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Does system installation fall under CIS?

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Whether the installation of equipment or ‘a system’ falls under the construction industry scheme (CIS) is the source of some confusion. Anil Patel answers readers’ questions on this point.

25th Aug 2021
CIS specialist EmphaCIS Tax Consultancy Ltd
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Unfortunately, the CIS legislation is so widely drawn that interpretation of what is caught by CIS and what isn’t can differ.

There are some works which clearly fall within CIS but there are also various other types of works where the position is not as clear as one would like, or instances where the works would be outside of CIS but then can be dragged into CIS because of something else.

It is important to note, that the question of what is within scope and what is outside scope has not fundamentally changed since CIS first came into being during the early 1970s.

The place to start is the legislation in relation to what is within the meaning of construction operations. The legislation is found at s74(2) FA2004 and there are six subsections: (a) to (f). For the purposes of this article, I will focus on subsection (c) which states:

“...installation in any building or structure of systems of heating, lighting, air-conditioning, ventilation, power supply, drainage, sanitation, water supply or fire protection.”

It is clear from the wording that it is only the “installation” of these types of “systems” that are caught for the purposes of CIS and as such, the repair, alteration or extension of these systems, in the first instance, will be outside the scope of CIS (but see comments below).

What is a system?

When it comes to CIS, a system can be different things.

First consider whether the item that is being installed is a system in itself or a part of a wider system. For example, an uninterruptible power supply (UPS) unit will be regarded a system in itself and the installation of the same will be within CIS as it will be within the meaning of “installation… of systems of… power supply” given that its purpose is to provide backup power.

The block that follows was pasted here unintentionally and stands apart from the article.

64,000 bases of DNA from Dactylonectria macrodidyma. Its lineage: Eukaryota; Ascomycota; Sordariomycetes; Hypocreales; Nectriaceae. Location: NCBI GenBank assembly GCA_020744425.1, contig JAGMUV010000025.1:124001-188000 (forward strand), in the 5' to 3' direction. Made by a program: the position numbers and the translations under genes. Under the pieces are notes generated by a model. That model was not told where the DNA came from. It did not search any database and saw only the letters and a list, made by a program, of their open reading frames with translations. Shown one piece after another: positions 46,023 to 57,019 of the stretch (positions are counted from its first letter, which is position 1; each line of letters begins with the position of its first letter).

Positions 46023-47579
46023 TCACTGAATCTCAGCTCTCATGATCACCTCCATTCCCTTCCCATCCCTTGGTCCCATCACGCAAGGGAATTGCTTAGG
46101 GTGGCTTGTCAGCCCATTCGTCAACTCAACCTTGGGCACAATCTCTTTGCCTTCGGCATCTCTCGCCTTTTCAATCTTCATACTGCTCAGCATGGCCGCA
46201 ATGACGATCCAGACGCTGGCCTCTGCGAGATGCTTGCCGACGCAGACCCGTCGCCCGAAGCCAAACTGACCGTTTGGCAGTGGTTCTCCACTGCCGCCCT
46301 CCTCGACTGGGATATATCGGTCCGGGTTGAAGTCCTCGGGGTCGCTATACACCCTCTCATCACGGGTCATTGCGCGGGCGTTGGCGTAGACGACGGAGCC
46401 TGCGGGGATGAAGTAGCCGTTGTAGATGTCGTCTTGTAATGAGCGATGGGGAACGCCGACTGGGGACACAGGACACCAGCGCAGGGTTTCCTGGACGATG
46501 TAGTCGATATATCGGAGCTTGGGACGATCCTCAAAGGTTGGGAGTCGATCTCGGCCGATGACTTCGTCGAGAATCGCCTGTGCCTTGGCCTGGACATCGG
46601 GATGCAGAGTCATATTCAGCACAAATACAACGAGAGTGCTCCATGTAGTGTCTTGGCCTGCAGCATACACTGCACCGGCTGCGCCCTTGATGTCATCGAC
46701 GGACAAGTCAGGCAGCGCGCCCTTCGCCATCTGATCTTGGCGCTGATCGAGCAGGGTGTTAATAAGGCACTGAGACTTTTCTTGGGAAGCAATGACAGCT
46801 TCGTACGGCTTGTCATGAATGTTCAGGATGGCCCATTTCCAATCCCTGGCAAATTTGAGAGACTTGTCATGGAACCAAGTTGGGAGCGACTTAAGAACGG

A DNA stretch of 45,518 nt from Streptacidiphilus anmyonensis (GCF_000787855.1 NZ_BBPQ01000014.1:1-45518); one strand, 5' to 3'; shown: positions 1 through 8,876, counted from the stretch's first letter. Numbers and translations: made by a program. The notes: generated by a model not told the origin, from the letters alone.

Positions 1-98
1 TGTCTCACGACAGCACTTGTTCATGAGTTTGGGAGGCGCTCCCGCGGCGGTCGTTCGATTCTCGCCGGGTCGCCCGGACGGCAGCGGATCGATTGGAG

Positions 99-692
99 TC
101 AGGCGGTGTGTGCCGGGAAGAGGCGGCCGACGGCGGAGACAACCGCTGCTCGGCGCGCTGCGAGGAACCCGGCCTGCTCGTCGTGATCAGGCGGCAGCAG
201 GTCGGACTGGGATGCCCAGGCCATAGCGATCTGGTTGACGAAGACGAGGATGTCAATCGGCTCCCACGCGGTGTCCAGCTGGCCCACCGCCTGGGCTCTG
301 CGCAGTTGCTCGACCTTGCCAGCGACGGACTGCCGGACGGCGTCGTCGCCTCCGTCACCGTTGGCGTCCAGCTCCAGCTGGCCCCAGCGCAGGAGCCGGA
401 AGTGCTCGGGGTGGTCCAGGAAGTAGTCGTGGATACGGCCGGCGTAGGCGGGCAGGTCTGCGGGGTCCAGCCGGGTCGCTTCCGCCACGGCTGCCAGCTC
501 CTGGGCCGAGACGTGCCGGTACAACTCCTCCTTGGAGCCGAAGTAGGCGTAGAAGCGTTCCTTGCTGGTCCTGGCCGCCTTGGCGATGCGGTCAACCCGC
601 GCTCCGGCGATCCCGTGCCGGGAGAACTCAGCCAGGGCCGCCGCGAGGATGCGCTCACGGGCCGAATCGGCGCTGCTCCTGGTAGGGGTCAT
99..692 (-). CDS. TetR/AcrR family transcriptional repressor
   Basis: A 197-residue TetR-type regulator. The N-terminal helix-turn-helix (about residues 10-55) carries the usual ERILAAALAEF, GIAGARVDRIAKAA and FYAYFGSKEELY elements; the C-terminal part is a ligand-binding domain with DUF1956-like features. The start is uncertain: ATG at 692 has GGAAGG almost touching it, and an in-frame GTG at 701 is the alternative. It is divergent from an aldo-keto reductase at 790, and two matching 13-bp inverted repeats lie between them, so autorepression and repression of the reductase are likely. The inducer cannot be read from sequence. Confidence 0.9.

The installation (or replacement) of a central heating boiler would not be within CIS (but see below in relation to repairs etc and remedial works). This is because the UPS is standalone, whereas the boiler is a part of a wider system of heating.

As such, any type of plant that provides, or can provide power, will be within the scope of the CIS. This will include the supply of gas (mains or liquified) and/or electricity be that mains or battery (eg a UPS), irrespective of what the power might be used for.

Repairs, alteration or extension

Whilst legislation only captures the installation of these systems and not the repair, alteration or extension of the same, undertaking repairs etc can, nevertheless, be dragged into CIS.

Repairs or alteration

Where the repair or alternation of the system involves other remedial works or making good of the structure in which the system sits, the remedial works or making good will be within CIS as this will be caught under subsection s74(a) FA2004 which captures repairs to structures. As a consequence, if the repairs are undertaken and remedial works or making good is also undertaken under the same contract, then the repairs will be dragged into CIS.

As a consequence, whilst a central heating boiler is not regarded a system in itself but rather a part of a wider system of heating and therefore outside the scope of CIS, the installation can, nevertheless, be dragged into CIS where other remedial works are required to the structure to enable the installation.

Extension

As with the repairs or alteration of a system, where remedial works or any making good of the structure is required where a system is being extended (eg the addition of an extra plug socket), then that extension work will be caught for CIS purposes.